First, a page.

OOS 34-2 - Drought legacies increase ecosystem sensitivity to future drought

Thursday, August 10, 2017: 8:20 AM
Portland Blrm 256, Oregon Convention Center
Melinda D. Smith, Graduate Degree Program in Ecology, Colorado State University, Ft. Collins, CO, Alan K. Knapp, Department of Biology and Graduate Degree Program in Ecology, Colorado State University, Fort Collins, CO, David L. Hoover, USDA-ARS, Fort Collins, CO, Meghan L. Avolio, National Socio-Environmental Synthesis Center, MD, Andrew Felton, Graduate Degree Program in Ecology, Colorado State University, Fort Collins, CO and Kevin R. Wilcox, Oklahoma Biological Survey, University of Oklahoma, Norman, OK

Climate extremes, such as drought, are increasing in frequency and intensity, and the ecological consequences of these extreme events can be substantial and widespread. Although there is still much to be learned about how ecosystems will respond to an intensification of drought, even less is known about the factors that determine post-drought recovery of ecosystem function. Such knowledge is particularly important because post-drought recovery periods can be protracted depending on the extent to which key plant populations, community structure and biogeochemical processes are affected. These drought legacies may alter ecosystem function for many years post-drought and may impact future sensitivity to climate extremes. With forecasts of more frequent and intense drought, this begs the question: will post-drought legacies affect ecosystem sensitivity to future drought events? To address this question, we experimentally imposed two extreme growing season droughts, each two years in duration followed by a two-year recovery period, in a central US grassland.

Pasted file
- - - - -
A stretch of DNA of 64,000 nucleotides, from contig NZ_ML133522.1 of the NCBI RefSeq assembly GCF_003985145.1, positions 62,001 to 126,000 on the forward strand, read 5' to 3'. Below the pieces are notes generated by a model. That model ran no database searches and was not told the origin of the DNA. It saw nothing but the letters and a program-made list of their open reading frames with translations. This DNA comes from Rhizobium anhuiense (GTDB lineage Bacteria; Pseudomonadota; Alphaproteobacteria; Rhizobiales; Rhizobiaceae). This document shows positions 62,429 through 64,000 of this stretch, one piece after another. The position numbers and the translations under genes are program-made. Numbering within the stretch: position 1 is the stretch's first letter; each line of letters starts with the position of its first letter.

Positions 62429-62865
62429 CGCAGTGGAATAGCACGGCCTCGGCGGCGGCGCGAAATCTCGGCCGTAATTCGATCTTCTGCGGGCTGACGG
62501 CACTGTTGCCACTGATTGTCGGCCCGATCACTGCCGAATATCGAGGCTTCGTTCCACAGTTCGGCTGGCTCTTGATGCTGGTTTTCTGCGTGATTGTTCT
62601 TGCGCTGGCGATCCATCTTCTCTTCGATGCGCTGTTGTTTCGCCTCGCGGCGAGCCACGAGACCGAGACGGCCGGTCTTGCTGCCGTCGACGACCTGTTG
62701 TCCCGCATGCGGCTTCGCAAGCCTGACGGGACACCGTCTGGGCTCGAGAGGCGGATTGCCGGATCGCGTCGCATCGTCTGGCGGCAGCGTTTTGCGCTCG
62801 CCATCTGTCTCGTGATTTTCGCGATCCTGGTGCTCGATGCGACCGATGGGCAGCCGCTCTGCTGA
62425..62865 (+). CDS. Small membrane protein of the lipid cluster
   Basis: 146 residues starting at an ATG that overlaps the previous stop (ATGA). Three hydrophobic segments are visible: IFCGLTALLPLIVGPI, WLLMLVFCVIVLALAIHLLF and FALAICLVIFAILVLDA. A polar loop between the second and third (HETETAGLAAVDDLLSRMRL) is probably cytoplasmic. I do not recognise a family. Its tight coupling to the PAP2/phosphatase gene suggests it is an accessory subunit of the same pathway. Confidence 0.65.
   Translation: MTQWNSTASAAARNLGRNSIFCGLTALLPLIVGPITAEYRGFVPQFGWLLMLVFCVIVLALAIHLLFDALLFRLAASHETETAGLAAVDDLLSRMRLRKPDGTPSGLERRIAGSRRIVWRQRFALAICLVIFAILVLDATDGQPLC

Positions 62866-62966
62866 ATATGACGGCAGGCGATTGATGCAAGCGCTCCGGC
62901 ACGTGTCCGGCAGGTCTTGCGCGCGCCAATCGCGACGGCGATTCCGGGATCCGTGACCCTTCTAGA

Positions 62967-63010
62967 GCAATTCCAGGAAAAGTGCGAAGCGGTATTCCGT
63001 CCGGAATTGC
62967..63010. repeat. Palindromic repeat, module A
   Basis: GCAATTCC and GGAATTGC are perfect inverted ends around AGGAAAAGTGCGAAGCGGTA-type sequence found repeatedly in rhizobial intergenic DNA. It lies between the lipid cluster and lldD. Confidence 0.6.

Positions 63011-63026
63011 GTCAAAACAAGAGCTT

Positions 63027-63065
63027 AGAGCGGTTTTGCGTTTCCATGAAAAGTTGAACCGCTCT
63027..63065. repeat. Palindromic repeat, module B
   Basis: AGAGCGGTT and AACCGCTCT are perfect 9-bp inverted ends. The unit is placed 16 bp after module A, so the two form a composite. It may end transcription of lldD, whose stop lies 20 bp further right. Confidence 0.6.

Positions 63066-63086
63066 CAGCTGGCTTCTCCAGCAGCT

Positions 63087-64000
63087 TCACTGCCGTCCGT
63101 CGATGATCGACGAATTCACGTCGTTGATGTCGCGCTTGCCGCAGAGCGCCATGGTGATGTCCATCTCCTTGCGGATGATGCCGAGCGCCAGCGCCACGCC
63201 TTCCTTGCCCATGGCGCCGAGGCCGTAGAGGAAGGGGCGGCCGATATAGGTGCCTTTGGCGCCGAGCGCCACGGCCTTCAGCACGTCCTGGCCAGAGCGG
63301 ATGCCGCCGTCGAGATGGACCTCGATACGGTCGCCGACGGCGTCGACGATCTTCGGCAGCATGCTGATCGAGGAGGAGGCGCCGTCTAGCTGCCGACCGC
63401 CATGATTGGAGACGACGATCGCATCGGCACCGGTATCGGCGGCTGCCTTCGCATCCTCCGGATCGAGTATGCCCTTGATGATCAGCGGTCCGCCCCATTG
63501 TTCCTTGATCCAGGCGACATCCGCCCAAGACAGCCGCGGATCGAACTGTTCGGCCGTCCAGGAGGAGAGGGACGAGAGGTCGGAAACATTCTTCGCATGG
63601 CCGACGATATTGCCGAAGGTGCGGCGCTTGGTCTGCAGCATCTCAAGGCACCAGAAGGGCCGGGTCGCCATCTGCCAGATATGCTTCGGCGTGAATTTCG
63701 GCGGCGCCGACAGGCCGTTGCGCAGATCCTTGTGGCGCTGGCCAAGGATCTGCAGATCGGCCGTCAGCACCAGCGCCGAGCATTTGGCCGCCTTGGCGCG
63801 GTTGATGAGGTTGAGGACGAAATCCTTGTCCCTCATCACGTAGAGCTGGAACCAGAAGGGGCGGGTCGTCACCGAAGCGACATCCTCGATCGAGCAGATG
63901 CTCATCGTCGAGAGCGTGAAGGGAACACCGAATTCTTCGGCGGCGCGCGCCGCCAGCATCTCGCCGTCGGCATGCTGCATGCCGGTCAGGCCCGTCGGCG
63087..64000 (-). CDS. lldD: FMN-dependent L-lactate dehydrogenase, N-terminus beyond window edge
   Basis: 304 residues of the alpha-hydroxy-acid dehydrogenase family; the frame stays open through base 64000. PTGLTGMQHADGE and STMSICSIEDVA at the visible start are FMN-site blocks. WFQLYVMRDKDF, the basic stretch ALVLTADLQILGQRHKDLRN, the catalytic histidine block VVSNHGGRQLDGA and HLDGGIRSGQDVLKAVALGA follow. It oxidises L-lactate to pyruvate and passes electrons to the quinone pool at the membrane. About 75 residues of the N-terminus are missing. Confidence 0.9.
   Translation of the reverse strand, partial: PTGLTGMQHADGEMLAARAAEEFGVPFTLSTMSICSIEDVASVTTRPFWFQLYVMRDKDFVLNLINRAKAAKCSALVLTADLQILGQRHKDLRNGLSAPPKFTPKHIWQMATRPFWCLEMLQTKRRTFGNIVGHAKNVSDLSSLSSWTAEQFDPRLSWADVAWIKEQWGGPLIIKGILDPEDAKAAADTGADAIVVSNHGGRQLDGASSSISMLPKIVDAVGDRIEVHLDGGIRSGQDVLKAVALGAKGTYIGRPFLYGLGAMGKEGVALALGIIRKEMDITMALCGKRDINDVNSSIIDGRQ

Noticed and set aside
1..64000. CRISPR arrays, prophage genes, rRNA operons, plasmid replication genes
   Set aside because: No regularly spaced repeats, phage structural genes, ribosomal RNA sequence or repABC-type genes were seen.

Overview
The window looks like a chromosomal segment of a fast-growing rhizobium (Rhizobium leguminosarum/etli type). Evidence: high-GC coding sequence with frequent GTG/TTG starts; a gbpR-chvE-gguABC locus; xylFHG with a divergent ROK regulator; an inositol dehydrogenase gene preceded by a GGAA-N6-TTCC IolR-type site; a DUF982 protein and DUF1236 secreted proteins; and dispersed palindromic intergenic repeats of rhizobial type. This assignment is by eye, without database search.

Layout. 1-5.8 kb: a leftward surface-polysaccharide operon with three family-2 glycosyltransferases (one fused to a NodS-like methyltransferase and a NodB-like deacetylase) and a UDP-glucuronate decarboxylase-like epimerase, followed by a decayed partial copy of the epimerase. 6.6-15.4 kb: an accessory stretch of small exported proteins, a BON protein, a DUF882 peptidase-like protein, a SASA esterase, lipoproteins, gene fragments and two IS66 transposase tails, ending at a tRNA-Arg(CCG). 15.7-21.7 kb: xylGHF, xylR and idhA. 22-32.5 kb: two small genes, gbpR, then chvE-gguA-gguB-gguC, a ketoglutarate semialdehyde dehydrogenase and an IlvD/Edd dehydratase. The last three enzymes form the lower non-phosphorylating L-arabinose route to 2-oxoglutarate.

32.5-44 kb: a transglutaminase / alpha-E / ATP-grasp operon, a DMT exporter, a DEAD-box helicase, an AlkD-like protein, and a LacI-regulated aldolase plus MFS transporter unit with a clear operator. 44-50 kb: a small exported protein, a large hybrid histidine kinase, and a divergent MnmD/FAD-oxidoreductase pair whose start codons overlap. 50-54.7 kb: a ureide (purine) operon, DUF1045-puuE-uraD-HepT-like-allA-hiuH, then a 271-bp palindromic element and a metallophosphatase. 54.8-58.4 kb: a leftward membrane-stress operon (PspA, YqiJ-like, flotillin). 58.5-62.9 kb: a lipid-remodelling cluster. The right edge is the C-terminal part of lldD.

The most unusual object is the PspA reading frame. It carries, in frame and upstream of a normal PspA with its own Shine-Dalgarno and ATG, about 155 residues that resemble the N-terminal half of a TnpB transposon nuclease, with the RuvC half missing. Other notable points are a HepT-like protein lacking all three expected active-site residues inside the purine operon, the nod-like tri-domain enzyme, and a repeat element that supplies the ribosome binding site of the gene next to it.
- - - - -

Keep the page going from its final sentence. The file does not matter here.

We found that this grassland was not resistant to the first extreme drought due to reduced productivity and differential sensitivity of the co-dominant C4 grass (Andropogon gerardii) and C3 forb (Solidago canadensis) species. This differential sensitivity led to a reordering of species abundances within the plant community. Yet, despite this large shift in plant community composition, which persisted two years post-drought, the grassland was highly resilient post-drought, due to increased abundance of the dominant C4 grass. Because of this shift to increased C4 grass dominance, we expected that previously-droughted grassland would be more resistant to a second extreme drought. However, contrary to these expectations, previously droughted grassland was more sensitive to drought than grassland that had not experienced drought. Furthermore, previously droughted grassland did not fully recover after the second drought. Thus, the legacy of drought – a shift in plant community composition – enhanced ecosystem sensitivity to a future extreme drought event.